[FFmpeg-devel] [flamefest-start] A little something on MMX/SSE intrinsics

Michael Niedermayer michaelni
Thu Feb 28 23:37:17 CET 2008

On Thu, Feb 28, 2008 at 10:59:18PM +0200, Uoti Urpala wrote:
> On Thu, 2008-02-28 at 20:37 +0100, Michael Niedermayer wrote:
> > We write asm/intrinsics because gcc did NOT compile the C code to something
> > efficient in at least some cases. Asm is optimized once and will then always
> > be efficient for the cpu class for which it has been optimized.
> It may be efficient for one CPU class if you got it exactly right. 

It is efficient if its exactly right. And this doesnt mean that its not
efficient if its not exactly right.

> It
> may not be close to optimal for slightly different CPUs.

The emphasis is on "may" here.
Code which is optimal for one cpu class will not contain unneeded
instructions like random load/stores. Gcc does generate such code sometimes.

> > But the key advantage asm() has IMO is that the compiler can NOT second guess
> > what the programmer wanted, it can NOT reorder the instructions behind the
> > programmers back and it can NOT silently put unneeded load+stores between
> > instructions.
> > Its a fundamental difference, not something which will go away as gcc becomes
> > better at compiling intrinsics (if that ever will happen ...).
> There's a reason why we code most things in C, not asm. Even if you need
> to help the compiler by using intrinsics that doesn't mean you should go
> to as low a level of programming as possible. 

True in principle.

> Handwritten asm is
> something that should be used if you can't get the effect any other way,
> not something to be preferred as "fundamentally more reliable".

The problem here is that trying intrinsics for every function you want to
write in asm takes time, and if you end up changing most of them to asm
later it was wasted time.

> > As far as i can see the only people supporting intrinsics either
> > A. cant code asm
> > B. never properly compared asm and intrinsics
> Or C. given enough time to write everything in asm can do more
> productive things during that time instead (such as optimizing C code,
> converting more C to use intrinsics, fixing bugs, or adding new
> features).

Noone stops people from optimizing C code, fixing bugs and adding new
features if they prefer these over asm coding.
Also even your patches used asm and not intrinsics in the past are you
arguing that you choose the inefficient approuch?

> > If iam wrong, please show me an example with altivec asm which you hand
> > tuned (instructions optimally selcted and ordered by hand based on read and
> > understood datasheets for the target cpu and the final instruction ordering
> > selected by benchmark trial and error) and benchmark results against the
> > equivalent intrinsic code.
> This comparison is fundamentally flawed. You'd be comparing intrinsics
> with code that took excessive effort to write, something that tries to
> be perfect no matter what the cost. That is not the way to develop a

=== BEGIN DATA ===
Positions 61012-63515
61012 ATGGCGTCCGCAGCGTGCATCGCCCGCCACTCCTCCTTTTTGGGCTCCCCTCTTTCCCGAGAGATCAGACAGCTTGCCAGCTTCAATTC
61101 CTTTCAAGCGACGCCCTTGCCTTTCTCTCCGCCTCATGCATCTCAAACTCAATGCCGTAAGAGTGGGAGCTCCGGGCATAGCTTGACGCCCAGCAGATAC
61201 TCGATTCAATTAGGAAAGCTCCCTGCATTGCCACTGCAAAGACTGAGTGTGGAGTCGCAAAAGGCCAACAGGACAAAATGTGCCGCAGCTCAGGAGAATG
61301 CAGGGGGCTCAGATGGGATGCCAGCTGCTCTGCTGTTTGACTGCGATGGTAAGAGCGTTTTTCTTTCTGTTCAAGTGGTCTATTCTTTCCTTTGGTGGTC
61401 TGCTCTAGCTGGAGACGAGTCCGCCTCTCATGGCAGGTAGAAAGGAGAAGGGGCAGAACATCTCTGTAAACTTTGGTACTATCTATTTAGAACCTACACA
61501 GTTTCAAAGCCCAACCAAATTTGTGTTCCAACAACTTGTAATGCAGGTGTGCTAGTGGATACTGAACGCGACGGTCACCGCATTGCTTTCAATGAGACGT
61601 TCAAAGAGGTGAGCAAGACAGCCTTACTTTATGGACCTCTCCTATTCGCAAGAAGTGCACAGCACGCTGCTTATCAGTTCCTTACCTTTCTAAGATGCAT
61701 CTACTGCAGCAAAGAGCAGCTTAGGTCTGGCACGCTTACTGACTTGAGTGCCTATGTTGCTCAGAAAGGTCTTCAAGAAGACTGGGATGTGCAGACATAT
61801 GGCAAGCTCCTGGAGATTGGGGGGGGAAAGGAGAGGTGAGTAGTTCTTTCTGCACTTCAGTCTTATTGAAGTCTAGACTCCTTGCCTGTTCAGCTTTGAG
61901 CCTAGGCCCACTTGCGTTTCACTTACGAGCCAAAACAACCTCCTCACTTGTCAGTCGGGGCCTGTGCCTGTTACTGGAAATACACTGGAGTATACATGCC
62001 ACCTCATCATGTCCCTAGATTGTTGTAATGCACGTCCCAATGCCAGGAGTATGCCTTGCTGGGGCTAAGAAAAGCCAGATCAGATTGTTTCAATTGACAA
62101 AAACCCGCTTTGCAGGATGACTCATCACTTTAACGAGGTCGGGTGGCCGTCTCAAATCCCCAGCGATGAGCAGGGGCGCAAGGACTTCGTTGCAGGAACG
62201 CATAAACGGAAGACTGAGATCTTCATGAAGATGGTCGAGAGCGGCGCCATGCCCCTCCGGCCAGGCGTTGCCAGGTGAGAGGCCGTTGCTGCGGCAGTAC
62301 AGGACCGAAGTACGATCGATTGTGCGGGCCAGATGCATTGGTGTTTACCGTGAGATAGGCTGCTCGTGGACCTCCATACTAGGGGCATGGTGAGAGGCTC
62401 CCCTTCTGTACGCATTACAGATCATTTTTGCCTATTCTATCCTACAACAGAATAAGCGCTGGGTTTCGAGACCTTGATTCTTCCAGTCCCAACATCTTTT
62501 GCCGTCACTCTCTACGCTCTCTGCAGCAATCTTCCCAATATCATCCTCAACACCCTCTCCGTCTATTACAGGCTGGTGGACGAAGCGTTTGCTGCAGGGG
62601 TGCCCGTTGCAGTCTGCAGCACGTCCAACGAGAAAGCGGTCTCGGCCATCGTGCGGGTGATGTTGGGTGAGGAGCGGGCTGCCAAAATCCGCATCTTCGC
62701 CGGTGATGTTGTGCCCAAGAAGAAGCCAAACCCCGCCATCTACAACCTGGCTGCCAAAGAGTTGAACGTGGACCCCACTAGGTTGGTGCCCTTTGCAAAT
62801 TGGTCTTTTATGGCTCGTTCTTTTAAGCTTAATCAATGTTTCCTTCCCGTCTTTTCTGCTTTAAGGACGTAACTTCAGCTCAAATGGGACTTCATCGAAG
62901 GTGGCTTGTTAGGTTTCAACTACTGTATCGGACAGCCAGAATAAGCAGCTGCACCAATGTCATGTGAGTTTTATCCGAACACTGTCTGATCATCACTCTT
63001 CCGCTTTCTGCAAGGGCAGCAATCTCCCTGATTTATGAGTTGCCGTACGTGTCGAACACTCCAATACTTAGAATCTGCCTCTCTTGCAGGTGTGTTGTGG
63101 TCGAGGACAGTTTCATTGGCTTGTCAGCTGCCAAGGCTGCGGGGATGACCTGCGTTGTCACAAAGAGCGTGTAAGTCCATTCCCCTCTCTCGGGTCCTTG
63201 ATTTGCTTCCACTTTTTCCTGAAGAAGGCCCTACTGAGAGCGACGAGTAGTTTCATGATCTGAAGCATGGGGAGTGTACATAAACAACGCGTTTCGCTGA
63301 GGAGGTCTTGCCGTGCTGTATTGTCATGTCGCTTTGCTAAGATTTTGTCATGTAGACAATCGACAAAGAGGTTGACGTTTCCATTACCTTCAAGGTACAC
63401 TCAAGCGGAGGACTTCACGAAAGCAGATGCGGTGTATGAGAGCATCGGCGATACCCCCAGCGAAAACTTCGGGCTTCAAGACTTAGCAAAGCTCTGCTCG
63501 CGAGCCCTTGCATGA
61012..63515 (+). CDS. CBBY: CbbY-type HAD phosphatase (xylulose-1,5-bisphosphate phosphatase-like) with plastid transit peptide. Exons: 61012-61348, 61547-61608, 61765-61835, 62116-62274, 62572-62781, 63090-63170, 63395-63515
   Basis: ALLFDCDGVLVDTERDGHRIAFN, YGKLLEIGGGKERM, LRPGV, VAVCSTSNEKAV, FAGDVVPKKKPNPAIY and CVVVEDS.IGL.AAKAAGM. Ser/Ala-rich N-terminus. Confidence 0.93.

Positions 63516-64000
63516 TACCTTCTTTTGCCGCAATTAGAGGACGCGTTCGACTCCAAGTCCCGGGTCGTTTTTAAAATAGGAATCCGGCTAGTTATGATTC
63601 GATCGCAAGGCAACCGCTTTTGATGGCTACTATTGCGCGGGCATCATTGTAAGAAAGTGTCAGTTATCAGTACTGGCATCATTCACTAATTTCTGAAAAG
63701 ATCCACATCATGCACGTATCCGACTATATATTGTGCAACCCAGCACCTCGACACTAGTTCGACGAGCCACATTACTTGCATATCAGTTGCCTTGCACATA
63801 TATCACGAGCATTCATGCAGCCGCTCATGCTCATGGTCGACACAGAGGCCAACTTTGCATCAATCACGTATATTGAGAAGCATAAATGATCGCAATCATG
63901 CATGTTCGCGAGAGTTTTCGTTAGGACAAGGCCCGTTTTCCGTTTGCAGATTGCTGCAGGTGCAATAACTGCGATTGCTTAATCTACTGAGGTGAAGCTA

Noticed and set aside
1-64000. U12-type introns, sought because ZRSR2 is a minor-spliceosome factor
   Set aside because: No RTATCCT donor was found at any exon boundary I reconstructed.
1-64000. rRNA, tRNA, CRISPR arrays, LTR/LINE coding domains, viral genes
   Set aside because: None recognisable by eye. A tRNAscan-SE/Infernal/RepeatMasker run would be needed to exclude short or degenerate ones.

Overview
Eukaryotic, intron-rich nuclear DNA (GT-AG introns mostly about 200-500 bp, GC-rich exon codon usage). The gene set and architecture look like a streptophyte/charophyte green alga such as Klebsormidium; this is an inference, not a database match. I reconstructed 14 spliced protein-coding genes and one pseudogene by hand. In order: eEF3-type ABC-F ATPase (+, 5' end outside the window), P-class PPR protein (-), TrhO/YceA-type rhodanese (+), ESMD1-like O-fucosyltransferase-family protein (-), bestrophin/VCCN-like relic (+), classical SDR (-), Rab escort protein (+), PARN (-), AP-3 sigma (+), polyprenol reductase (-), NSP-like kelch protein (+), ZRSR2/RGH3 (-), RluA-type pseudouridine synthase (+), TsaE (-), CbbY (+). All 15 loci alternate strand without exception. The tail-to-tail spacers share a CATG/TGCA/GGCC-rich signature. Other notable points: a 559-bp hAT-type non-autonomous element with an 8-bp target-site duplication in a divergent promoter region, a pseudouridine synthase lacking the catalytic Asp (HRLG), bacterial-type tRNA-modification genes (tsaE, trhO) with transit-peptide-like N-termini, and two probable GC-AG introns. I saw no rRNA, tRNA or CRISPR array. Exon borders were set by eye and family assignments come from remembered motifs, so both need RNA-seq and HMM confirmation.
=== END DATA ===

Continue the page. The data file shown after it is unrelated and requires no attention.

> practical program. 

Truth is, we do have some, and actually not that little asm code that was
developed in such a way. And all that code is AFAIK still near optimal even
though the CPUs have changed quite a bit since it was written ...
Also i remember kabi did spend some time optimizing our MC functions and
IIRC he tested and optimized them against various cpus.
If one wants to have the fastest program one has to spend the time to
optimize the code. If one doesnt care one of course can use intrinsics.

> There is a lot in FFmpeg that is obviously far from
> perfect, both in areas of performance and features. Development efforts
> are best directed in areas where you can achieve the most with the least
> effort. The right comparison is whether the effort to convert intrinsics
> to asm could achieve more benefit than spending equal effort to improve
> any alternative area.

I agree here, but one also must consider that such comparission is hard to
do in practice and it could easily take longer to awnser the question of
"which way to go" than to go both to the end and back.

> > It seems our disagreement is not about intrinsics vs. asm being better but
> > about the minimum quality and performance of the code. 5% speedloss is not
> > acceptable! Even much smaller speedlosses need some justification.
> > Yes asm is harder to write, but for that you get 5% more speed.
> > And code quality standards in ffmpeg are high, writing 5% slower code is
> > plain unacceptable.
> You're kidding yourself if you think you're not accepting a 5% speedloss
> in many features even on x86. I wonder if there's any nontrivial feature
> in FFmpeg that IS within 5% of optimal...

You are misunderstanding me, I do not accept something if I think (or know)
that it can be done 5% faster.
The things you speak about are >5% away from a global optimum which we do
not know where it is nor how to reach it. The difference is that first is
constructive (this is bad do that as its 5% faster) vs. the second being
destructive (this is bad its rejected and we dont know how to improve it).

Michael     GnuPG fingerprint: 9FF2128B147EF6730BADF133611EC787040B0FAB

Republics decline into democracies and democracies degenerate into
despotisms. -- Aristotle
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